Supporting Your Partner With Diabetes
- What is A1c?
- Blood Glucose Levels – Normal Range
- Controlling Type 1 Diabetes
- How to Control Type 2 Diabetes
- Hypoglycemia – Low Blood Sugar Levels
- Hyperglycemia – Causes, Signs, Symptoms & Treatment
- Nights Out and Diabetes
- Hangover cures
- Tattoos and Diabetes
- Blood Glucose Testing and Monitoring
- Insulin Basics – Types, Speed and Regimen
- Diabetes & Sex
- Fasting Blood Glucose Test
- Ketones in Blood and Urine
- Diabetes Health Targets
Diabetes can be a challenging condition for those diagnosed, but the partners of diabetics can also be significantly affected.
There are certain things you can do help your diabetic spouse, and it is also important to share your own perspective and feelings relating to their diabetes.
Take interest, but don’t take control
It can be extremely welcome to have a partner that takes interest and helps with diabetes management, especially for somebody recently diagnosed.
Feeling alone because of diabetes can be common. Find a line that allows you to be there and comfort for your partner, but also lets them feel in control.
Everyone is different, and there is no strict line that can be drawn as to how much to help. Some people will appreciate the assistance, while others may be uncomfortable about their diabetes being micromanaged.
At the same time, it is unrealistic to dedicate your life to your partner’s diabetes, which is why finding a compromise regarding your involvement is important.
Suggest new ideas and household habits
Incorporating new household habits can be very helpful, such as eating what your partner eats, exercising with them and buying cookbooks to support their diet.
You could also count carbohydrates together, or investigate any hidden sugars in a meal, such as a takeaway, that can raise glucose levels.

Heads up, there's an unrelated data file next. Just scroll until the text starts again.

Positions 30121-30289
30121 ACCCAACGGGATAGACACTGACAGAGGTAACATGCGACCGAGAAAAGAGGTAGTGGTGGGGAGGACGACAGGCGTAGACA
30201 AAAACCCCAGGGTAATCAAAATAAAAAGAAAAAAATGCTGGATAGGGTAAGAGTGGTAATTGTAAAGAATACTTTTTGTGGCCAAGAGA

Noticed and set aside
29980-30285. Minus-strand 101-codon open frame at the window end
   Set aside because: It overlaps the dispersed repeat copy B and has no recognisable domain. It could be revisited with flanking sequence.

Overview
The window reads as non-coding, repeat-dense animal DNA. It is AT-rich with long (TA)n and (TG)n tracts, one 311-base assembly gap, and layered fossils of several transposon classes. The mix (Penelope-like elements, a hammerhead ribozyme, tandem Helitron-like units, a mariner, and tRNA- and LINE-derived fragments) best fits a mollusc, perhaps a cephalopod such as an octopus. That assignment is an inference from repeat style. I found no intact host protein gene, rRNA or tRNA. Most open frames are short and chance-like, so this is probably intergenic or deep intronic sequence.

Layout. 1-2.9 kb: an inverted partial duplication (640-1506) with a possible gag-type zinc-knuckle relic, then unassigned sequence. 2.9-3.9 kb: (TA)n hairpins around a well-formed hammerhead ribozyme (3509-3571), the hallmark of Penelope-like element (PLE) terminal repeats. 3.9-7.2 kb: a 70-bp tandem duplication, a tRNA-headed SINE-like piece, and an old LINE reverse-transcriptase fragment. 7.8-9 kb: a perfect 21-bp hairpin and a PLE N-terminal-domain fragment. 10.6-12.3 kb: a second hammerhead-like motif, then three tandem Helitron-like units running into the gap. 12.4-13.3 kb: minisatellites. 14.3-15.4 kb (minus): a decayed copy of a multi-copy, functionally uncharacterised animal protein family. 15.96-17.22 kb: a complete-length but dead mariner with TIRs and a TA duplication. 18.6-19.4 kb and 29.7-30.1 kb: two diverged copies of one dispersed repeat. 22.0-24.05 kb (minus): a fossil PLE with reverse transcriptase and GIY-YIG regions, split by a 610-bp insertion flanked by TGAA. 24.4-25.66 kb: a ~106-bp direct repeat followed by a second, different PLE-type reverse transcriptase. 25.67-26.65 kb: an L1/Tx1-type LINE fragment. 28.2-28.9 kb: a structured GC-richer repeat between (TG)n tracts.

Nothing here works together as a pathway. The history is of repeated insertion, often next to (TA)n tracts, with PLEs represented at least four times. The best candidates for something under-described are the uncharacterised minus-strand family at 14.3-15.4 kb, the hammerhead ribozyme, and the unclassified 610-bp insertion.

Ensure that you do not tempt your other half with foods that have excess sugar, and try to avoid eating any treats they shouldn’t have directly in front of them.
Simply providing a different viewpoint can also be useful if your partner is struggling with an aspect of their diabetes management. Researching all you can to improve your diabetes education will allow you to understand what your partner is going through.
Prepare for mood swings
If your partner is susceptible to hypoglycemia, you may find that their low blood sugar readings can lead to mood swings, which can be hard to prepare for. Mood changes can also arise from high blood sugar.
Among these moods can include anxiety, irritability, confusion and anger. While these can sometimes be due to blood sugar changes, it can be your partner may feel frustration at not being able to control their blood glucose levels.
Make some allowances if your partner is struggling to handle their emotions, but if these become violent, or prolonged over a period of time, your both may benefit from counselling or speaking to a healthcare professional.
Talk about sexual problems
Diabetes can result in complications regarding sex, and if your partner is having difficulties then it can affect your relationship.
If issues such as erectile dysfunction, vaginitis or a loss of sexual desire occur, your partner may withdraw from having sex, and perhaps from intimacy altogether.
This can be hard to accept, and you should discuss your feelings if you feel your sex life, and subsequently your relationship, is starting to suffer.
Counselling can help, while treatments for sexual dysfunction are available for men and women. There are also alternative ways in which intimacy can be achieved aside from sexual conventional intercourse.
You can discuss these with your doctor, as well as treatments for erectile dysfunction, vaginal dryness, low libido, and other medical problems.
Discuss your emotions
There are many ways in which you can feel affected by your loved one’s diabetes – and if you are feeling overwhelmed then you need to calmly talk through your emotions to move forward.
Worries about your partner’s health or their management can be common, while anger can arise if you feel you are being leaned on too much in supporting your partner.
You may also feel guilty that while your spouse did not ask to be diabetic, they are not realising the challenges that you are facing as a result. Diabetes is a condition that can greatly impact others – particularly close loved ones.
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Last reviewed: February 24, 2015 at 12:41
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